Your house is well guarded the 3 Cs keep good watch - walking in turns all night. The Baboo certainly never sleeps in the house. The Hin. writer says without being asked that he is to go down with me and I pretend I know nothing - I do hope to be down next week for certain. Rainy wretched weather.
              Ever yr. affectionate

              Jos. D. Hooker

              NZSL/HOD/5/5/16 · Item · 12 May [1849]
              Part of Non-ZSL Collections

              [?] May 12 [1849]

              My dear H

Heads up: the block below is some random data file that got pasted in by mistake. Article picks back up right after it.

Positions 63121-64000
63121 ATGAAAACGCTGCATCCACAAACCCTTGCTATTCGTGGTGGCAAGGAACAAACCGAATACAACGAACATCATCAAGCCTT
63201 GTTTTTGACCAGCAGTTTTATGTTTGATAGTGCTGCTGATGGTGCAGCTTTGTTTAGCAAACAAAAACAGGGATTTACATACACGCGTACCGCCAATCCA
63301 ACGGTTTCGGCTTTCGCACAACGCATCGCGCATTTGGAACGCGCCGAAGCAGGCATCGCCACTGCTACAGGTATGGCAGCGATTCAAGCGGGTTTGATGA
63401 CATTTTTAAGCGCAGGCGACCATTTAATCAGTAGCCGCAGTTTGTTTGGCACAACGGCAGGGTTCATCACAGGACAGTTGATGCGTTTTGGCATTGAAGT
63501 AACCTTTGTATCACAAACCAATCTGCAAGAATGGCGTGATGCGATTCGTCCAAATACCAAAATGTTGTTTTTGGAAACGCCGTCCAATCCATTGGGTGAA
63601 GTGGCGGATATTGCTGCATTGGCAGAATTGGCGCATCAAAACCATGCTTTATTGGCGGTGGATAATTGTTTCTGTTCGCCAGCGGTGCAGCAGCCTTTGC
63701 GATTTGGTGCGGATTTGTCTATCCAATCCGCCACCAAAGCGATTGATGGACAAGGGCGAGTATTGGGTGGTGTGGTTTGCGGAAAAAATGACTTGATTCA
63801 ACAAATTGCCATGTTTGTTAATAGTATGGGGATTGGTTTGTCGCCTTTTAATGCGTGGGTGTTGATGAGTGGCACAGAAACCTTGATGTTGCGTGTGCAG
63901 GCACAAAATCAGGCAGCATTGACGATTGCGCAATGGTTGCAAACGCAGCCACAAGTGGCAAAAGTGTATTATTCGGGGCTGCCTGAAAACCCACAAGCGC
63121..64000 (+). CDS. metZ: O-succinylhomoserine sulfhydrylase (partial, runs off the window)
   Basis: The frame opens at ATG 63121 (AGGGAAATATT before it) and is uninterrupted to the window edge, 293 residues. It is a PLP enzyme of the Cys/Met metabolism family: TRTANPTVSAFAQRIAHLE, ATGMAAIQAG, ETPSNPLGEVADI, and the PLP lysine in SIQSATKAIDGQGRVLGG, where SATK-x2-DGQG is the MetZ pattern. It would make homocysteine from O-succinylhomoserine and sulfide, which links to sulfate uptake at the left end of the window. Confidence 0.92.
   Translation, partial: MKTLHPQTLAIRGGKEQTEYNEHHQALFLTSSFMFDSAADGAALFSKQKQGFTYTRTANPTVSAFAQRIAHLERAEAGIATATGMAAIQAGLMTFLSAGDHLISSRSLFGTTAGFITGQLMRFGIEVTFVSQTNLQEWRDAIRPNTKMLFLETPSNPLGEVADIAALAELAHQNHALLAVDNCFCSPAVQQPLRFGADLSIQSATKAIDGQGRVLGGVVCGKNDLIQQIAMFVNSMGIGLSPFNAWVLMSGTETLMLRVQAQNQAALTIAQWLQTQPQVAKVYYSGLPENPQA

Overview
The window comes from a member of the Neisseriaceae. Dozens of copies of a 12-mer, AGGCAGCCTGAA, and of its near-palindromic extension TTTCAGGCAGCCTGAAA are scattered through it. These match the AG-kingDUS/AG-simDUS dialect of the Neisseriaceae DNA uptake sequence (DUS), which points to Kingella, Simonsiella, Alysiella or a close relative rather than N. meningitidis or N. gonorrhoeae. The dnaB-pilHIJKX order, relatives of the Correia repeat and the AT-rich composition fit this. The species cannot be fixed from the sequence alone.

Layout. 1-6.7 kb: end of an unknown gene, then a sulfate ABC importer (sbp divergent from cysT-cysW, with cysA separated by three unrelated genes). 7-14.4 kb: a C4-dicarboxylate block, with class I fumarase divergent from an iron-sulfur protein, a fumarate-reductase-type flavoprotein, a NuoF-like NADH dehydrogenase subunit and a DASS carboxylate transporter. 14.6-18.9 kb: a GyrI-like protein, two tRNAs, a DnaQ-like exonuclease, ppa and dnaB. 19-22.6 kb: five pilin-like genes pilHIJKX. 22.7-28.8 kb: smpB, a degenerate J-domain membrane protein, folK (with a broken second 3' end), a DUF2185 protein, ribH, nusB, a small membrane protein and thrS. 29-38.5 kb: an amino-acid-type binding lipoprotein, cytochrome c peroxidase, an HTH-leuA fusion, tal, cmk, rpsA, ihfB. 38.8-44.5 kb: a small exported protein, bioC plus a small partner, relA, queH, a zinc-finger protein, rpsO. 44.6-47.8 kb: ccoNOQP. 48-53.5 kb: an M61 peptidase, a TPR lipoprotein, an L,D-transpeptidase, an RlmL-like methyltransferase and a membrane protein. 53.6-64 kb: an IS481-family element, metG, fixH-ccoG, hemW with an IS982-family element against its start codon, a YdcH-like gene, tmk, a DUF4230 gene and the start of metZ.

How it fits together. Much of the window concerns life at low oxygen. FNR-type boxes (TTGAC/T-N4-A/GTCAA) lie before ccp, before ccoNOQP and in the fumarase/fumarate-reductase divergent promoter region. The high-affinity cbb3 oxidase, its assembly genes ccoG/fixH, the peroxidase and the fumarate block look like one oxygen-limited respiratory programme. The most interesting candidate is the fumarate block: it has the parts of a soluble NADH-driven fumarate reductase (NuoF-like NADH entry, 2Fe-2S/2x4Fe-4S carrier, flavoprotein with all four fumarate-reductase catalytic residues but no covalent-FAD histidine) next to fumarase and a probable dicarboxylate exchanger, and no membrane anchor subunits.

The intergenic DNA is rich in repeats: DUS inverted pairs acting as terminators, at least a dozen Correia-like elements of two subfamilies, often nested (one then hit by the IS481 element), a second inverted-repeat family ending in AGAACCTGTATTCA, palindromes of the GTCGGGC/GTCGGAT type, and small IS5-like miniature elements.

Your kind letter greeted me yesterday and right glad I was to receive it and to hear that you are getting on well with your guest's amusements. I quite expected what you say that his affectionate disposition would be grateful to you for really he is a good little creature. Thanks to you and Campbell's care I want for nothing [?] though if [Baggram] when next he sends would let us have a few Potatoes and Onions I would be very much obliged. I have not a word of prospects to say - my [?] being in every respect limited and I am very doubtful if the Rajah really means me to go to the passes or only the village of Lachen Lachong, where there is a new Gompa and which I fear is a thriving place. From what I can foresee of the route it is certainly just north of Waugh's 'Black Rock' and ergo on to the [?] and not the plain of Thibet. As we understand it i.e. not N. of the Water Shed. I shall be anxious to hear what you think of my proposal of not turning back or going on whenever stopped on this side the passes i.e. in Sikkim till I hear from Campbell. The Rajah behaves strangely and [ill] in exposing me to these annoyances and the people only do their duty in trying to stop me till they get orders to let me pass on. Hitherto I have overruled their objections but am not 'out of the wood' with the [?] Lama, he however imposes his surlyness [?] and has just sent to say he will conduct me to the bridge - I will let you know by the return of the Lepas three of whom I shall certainly send back when once across the Teesta. I have had tolerably good weather only detained one day and am glad to be out of the hot valleys, which were desperately close, damp and unhealthy. You may be very glad that you did not come with me. The Marches are very fatiguing and the want of water sometimes on the steep hills for 4 or 5 hours where ponys cannot go precipitate your going ahead. I am generally fatigued a little myself and how the coolies can stagger along is a wonder for they are too heavily loaded. I cannot tell you how much I miss a companion and especially on the last 3 or 4 days when I had Campbell with me on a former occasion there is a bond of fellowship between travelling companions by sea or by land that future years seldom loostens and I shall often go over our Terai [cruise?] with these feelings ripe and fresh. I assure you you were no obstacle to me there and I would not have done half so much without you. I have added a little more to my journal of those notable days and I hope to send it you before I get back. I send a potion of my journal it reads [?] and [disconnected?]. But the [?] I have passed on is not new to me and except for beauty of scenery no way remarkable always having hosts of good plants. Your proposal of inviting up Mrs Campbell and Mrs. Lydiard is a capital one now that your Darjeeling days are all but numbered you cannot do better. You will find Mrs. L. a very pleasant person and quite a Lady - rather a toady to Tayler and his talents but that is a trifle in the broad world. I do hope Mrs Campbell will grace your house with her presence but as you know women are all "Kittle Cattle" and on that account I did not encourage your taking part in Mrs D's case, as you no doubt perceived I wondered at Tayler who knows the world so well doing so publicly - women hold their own judgement in these matters inviolate and by George I would as lief put my hand in a cat's mouth as take the champion's part he did. In one sense this view is very selfish in another it is not so - women are wilful and [?] was manifestly a pecadillo [commited] of a nature they can least of all forgive in the [?] of their own proneness to the same and once set then thinking and talking on these subjects and two parties are formed, one of whom make bad worse and the Devil will have his way in the long run and join these [latter?] the prevalence and thus the bad is made worse. I am delighted to hear that Tayler has changed his plans about publishing - I feel sure the 6 Darj, ones would never have done and that one was quite sufficient for the snows or two at outside to include the Eastern [do] I will write about Jenkins by next opporunity and in mean time get him any seeds I can but you know how difficult it is and the general facts that Pines are out of reach in Sikkim to the natives and confined all but the common Webbiana to the immediate neighbourhood of the Snow. I ought ere this to have written to Colvile and hope to soon but I am very busy now and you know I must give Campbell a heap of publications affecting Rajah self and route which are quite useless to any one else and even to myself, however necessary for him to know.